2012 was a year of flux for Central and East European countries, with the specter of economic recession posing serious challenges to authoritarian governments as well as young democracies. The following is an overview of the region’s main political developments.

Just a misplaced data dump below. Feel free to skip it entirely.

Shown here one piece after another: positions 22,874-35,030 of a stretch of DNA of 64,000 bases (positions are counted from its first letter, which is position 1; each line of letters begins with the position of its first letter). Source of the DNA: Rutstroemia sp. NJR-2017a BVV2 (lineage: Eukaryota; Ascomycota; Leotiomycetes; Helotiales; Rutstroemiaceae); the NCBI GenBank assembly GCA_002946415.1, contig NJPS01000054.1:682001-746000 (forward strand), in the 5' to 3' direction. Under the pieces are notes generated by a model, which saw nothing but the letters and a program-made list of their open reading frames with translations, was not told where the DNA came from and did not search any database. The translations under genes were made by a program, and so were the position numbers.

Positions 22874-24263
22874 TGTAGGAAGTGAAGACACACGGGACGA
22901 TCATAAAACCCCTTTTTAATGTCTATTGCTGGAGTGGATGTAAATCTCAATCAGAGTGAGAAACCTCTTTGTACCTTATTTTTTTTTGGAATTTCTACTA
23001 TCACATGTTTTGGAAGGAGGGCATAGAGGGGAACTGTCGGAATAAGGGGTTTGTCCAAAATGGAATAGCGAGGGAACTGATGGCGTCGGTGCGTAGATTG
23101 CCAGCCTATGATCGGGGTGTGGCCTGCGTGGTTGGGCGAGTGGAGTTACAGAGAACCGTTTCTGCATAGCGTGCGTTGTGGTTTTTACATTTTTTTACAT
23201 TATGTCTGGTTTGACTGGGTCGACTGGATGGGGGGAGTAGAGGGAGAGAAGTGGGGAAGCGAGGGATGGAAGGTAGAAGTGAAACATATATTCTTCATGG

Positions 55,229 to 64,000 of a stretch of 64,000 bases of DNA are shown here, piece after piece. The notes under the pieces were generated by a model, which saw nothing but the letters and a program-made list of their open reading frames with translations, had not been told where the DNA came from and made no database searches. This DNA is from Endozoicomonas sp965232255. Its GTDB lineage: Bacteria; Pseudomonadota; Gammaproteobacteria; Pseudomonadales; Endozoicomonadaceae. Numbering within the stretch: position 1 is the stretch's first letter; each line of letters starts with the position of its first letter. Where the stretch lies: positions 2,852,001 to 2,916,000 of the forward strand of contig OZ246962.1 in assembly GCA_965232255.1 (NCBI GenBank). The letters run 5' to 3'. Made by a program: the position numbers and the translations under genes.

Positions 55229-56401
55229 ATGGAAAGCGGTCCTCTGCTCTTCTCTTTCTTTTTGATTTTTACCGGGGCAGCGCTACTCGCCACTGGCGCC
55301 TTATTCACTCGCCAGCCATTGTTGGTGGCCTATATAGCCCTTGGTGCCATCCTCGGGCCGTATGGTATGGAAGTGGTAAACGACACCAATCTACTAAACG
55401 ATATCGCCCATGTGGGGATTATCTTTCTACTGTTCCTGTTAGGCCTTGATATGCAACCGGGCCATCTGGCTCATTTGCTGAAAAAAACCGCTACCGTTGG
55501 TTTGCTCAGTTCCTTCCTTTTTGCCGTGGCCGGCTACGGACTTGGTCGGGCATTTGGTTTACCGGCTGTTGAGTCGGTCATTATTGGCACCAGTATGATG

Hungarian Prime Minister Viktor Orbán’s 2012 started as it continued: badly. At the beginning of the year, the country’s political elite gathered in Budapest’s Opera House to celebrate the introduction of a new constitution. Outside, 30,000 protesters gathered, chanting “Viktator.”
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